GOP expresses hope for Obamacare repeal bill, hurdles remain

Top Senate Republicans say their last-ditch push to uproot former President Barack Obama’s health care law is gaining momentum. But they have less than two weeks to succeed and face a tough fight to win enough GOP support to reverse the summer’s self-inflicted defeat on the party’s high-priority issue.

“We feel pretty good about it,” Sen. Bill Cassidy, R-La., a leader of the effort along with Sen. Lindsey Graham, R-S.C., said Monday.

“He’s the grave robber,” No. 3 Senate GOP leader John Thune of South Dakota said of Cassidy. “This thing was six feet under” but now has “a lot of very positive buzz,” Thune said.

With Democrats unanimously against the bill, Republicans commanding the Senate 52-48 would lose if just three GOP senators are opposed. That proved a bridge too far in July, when three attempts for passage of similar measures fell short and delivered an embarrassing defeat to President Donald Trump and Senate Majority Leader Mitch McConnell, R-Ky.

McConnell said he’d not bring another alternative to the Senate floor unless he knew he had the 50 votes needed. Vice President Mike Pence would cast the tie-breaking vote.

A victory would let Senate Republican leaders claim redemption on their “repeal and replace” effort. The House approved its version of the bill in May.

The 140-page bill would replace much of Obama’s law with block grants to states, giving them wide leeway on spending the money. It would let states set their own coverage requirements, allow insurers to boost prices on people with serious medical conditions, end Obama’s mandates that most Americans buy insurance and that companies offer coverage to workers, and cut and reshape Medicaid.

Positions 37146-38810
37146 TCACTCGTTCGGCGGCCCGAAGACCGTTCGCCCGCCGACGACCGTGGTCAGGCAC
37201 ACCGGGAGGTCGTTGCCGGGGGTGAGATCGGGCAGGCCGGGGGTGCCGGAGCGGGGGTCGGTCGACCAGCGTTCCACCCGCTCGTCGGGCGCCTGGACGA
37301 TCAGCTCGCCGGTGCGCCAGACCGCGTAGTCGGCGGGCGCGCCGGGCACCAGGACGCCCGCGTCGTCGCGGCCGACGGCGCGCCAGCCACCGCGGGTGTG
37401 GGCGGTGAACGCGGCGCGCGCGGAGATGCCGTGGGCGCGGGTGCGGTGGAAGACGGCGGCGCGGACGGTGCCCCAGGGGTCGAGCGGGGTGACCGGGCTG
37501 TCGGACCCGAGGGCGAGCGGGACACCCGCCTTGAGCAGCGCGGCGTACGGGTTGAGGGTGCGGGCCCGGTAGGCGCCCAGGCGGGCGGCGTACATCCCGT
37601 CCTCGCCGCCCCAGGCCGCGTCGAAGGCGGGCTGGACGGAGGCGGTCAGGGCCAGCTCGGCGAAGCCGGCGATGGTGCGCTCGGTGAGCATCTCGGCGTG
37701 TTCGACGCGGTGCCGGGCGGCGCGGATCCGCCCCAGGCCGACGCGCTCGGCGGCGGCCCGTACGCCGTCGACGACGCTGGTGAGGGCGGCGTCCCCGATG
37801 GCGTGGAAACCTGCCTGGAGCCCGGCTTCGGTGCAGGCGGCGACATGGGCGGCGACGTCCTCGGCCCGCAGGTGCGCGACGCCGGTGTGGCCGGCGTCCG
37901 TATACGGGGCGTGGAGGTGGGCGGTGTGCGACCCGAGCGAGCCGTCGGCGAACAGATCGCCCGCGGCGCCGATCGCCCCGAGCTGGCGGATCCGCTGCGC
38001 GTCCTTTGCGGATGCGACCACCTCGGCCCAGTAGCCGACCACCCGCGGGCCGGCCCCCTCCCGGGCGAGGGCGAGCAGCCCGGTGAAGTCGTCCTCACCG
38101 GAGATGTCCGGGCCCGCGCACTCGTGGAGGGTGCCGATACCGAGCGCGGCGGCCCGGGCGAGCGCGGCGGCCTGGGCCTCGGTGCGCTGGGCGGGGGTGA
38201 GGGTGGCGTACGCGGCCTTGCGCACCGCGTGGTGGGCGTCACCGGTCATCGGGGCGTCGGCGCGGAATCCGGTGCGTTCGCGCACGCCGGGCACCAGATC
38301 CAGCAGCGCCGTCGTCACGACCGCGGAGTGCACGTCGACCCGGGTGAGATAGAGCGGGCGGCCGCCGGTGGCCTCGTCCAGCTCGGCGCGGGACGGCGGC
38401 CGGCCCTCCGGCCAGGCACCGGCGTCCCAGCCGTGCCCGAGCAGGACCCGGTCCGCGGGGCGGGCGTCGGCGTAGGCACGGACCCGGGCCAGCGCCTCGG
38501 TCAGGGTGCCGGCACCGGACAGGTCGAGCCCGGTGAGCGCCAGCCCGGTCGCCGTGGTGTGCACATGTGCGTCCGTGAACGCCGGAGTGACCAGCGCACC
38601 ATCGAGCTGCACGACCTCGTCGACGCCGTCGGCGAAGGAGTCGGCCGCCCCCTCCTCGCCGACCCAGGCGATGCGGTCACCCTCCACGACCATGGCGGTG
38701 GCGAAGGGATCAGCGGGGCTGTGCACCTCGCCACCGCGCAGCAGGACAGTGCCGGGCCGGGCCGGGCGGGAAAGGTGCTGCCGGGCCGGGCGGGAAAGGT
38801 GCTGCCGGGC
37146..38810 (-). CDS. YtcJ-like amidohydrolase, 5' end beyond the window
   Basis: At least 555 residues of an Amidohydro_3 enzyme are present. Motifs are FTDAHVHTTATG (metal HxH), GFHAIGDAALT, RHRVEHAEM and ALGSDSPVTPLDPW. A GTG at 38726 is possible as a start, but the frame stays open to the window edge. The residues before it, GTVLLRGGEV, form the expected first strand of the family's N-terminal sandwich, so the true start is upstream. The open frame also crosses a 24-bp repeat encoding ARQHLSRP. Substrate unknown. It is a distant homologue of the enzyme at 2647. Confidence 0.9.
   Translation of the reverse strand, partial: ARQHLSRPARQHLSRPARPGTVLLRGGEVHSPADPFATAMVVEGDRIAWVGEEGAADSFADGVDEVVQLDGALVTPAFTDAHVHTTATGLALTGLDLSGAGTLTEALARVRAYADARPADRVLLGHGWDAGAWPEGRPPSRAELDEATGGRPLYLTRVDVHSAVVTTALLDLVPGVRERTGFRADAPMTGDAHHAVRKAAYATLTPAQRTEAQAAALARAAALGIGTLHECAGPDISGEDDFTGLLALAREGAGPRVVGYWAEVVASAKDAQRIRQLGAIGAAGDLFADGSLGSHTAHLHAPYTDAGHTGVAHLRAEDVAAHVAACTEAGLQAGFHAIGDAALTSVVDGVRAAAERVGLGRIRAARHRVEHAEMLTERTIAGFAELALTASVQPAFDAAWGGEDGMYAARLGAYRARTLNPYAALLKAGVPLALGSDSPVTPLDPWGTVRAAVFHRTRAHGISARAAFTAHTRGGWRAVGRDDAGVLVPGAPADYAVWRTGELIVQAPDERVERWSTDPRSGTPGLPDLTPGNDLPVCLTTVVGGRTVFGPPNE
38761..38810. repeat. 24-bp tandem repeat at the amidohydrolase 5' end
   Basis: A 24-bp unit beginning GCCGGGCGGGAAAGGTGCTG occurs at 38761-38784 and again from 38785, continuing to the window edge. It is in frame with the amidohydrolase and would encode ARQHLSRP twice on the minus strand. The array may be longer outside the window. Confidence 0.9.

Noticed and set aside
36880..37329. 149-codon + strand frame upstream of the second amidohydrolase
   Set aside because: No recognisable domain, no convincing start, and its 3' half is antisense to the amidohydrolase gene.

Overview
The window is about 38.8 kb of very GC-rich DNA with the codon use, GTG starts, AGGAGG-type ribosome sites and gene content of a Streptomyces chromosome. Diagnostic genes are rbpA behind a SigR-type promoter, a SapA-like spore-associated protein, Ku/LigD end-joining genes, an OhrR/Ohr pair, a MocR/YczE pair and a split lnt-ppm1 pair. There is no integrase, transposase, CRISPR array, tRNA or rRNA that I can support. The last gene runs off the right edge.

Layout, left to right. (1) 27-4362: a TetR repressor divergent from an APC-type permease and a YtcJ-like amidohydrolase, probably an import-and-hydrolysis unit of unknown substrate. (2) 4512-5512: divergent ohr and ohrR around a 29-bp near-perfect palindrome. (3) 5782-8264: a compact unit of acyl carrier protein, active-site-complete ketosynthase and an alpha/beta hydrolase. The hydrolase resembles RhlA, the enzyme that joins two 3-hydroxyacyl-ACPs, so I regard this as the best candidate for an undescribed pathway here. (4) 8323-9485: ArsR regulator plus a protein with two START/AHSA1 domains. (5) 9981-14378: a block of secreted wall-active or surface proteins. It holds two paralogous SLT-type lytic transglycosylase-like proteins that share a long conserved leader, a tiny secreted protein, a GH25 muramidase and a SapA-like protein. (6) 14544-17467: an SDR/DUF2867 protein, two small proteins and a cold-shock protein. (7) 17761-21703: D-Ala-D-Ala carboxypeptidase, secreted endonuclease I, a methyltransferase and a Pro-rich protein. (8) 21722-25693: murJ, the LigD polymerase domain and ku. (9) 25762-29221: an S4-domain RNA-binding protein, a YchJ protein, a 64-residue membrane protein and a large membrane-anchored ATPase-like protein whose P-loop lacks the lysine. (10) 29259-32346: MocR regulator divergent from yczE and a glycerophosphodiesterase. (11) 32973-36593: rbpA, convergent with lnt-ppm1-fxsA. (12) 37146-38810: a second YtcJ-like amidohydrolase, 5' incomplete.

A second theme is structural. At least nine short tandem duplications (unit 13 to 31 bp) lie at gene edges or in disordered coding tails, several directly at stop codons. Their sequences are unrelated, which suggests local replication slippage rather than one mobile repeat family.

Democrats backed by doctors, hospitals, and patients’ groups mustered an all-out effort to finally smother the GOP drive, warning of millions losing coverage and others facing skimpier policies. Sixteen patients groups including the American Heart Association and the March of Dimes said they opposed it, as did the American College of Physicians and the Children’s Hospital Association.

Potentially complicating the GOP drive, the Congressional Budget Office said it won’t have crucial estimates on the bill’s impact on coverage ready for several weeks.

Special procedures protecting the GOP bill from filibusters — which take 60 votes to block — expire Sept. 30, and after that Democratic opposition would guarantee its defeat. Some wavering Republican senators could want the nonpartisan budget…

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